Winter

By Marie Ponsot b. 1921 Marie Ponsot
I don’t know what to say to you, neighbor,
as you shovel snow from your part of our street   
neat in your Greek black. I’ve waited for   
chance to find words; now, by chance, we meet.

We took our boys to the same kindergarten,   
thirteen years ago when our husbands went.
Both boys hated school, dropped out feral, dropped in   
to separate troubles. You shift snow fast, back bent,   
but your boy killed himself, six days dead.

My boy washed your wall when the police were done.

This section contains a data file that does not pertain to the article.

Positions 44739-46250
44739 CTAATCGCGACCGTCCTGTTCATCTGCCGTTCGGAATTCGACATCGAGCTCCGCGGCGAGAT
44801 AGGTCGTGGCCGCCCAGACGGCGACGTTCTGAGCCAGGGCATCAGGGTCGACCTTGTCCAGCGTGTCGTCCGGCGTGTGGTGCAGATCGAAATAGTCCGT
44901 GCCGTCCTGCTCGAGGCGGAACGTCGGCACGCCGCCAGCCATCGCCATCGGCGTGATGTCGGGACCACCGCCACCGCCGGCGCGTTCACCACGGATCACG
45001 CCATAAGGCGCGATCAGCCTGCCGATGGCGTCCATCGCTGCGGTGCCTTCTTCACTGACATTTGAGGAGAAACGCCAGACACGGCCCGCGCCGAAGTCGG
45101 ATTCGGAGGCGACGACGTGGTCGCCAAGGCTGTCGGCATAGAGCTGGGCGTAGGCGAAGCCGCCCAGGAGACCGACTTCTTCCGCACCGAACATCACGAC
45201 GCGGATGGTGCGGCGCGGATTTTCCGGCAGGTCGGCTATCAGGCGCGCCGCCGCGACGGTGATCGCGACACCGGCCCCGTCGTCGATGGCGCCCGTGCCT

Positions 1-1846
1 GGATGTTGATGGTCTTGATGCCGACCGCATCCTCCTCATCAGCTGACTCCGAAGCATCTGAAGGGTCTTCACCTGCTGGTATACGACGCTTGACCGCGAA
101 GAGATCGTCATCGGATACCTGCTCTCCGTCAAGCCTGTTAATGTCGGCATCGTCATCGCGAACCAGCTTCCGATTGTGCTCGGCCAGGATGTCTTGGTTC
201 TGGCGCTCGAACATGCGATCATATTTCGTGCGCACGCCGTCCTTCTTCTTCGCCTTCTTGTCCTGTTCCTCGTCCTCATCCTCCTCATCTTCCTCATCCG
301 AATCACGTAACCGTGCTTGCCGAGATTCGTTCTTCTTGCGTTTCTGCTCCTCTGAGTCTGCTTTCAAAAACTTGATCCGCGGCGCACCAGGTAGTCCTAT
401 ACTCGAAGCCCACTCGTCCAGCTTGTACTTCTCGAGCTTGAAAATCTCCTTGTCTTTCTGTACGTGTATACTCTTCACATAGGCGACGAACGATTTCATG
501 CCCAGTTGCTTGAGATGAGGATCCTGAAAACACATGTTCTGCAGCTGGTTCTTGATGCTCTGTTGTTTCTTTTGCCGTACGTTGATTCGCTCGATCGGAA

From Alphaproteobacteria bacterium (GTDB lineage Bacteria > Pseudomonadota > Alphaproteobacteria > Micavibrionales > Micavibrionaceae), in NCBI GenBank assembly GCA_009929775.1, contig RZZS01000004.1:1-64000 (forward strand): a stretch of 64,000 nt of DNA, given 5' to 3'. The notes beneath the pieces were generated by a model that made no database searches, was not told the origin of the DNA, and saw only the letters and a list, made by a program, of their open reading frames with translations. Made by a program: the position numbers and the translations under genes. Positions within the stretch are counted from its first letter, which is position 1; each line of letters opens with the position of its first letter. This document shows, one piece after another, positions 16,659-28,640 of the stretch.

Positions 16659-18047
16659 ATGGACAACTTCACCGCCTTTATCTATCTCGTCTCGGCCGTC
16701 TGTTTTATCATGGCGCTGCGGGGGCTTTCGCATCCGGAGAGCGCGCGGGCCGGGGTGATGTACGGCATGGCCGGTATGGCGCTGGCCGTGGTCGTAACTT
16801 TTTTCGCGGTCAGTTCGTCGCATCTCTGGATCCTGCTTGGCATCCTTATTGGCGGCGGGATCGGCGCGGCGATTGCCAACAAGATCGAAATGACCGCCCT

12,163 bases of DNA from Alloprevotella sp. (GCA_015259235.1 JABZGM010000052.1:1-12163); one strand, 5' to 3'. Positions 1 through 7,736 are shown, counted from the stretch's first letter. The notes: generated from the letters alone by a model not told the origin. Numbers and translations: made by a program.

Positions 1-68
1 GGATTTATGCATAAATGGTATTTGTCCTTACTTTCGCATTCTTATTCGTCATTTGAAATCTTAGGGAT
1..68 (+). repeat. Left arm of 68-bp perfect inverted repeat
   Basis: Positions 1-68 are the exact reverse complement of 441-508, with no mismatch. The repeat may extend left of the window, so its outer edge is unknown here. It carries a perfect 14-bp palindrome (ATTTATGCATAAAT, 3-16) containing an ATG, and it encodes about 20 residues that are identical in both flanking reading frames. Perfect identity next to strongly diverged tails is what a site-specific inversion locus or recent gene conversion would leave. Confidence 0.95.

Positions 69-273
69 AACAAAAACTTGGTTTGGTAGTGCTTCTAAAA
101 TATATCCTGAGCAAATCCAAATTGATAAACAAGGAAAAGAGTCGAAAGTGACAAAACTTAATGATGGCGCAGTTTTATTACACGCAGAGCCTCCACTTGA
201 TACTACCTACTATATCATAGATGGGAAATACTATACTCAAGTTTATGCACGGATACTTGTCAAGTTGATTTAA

He says, “We weren’t friends?” and shakes his head,   
“I told him it was great he had that gun,”
and shakes. I shake, close to you, close to you.   
You have a path to clear, and so you do.

Marie Ponsot, “Winter” from The Bird Catcher. Copyright © 1998 by Marie Ponsot. Reprinted with the permission of Alfred A. Knopf, a division of Random House, Inc.

Source: The Bird Catcher (Alfred A. Knopf, 1998)

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Poet Marie Ponsot b. 1921

POET’S REGION U.S., Mid-Atlantic

Subjects Friends & Enemies, Relationships, Living, Sorrow & Grieving, Death

Poetic Terms Sonnet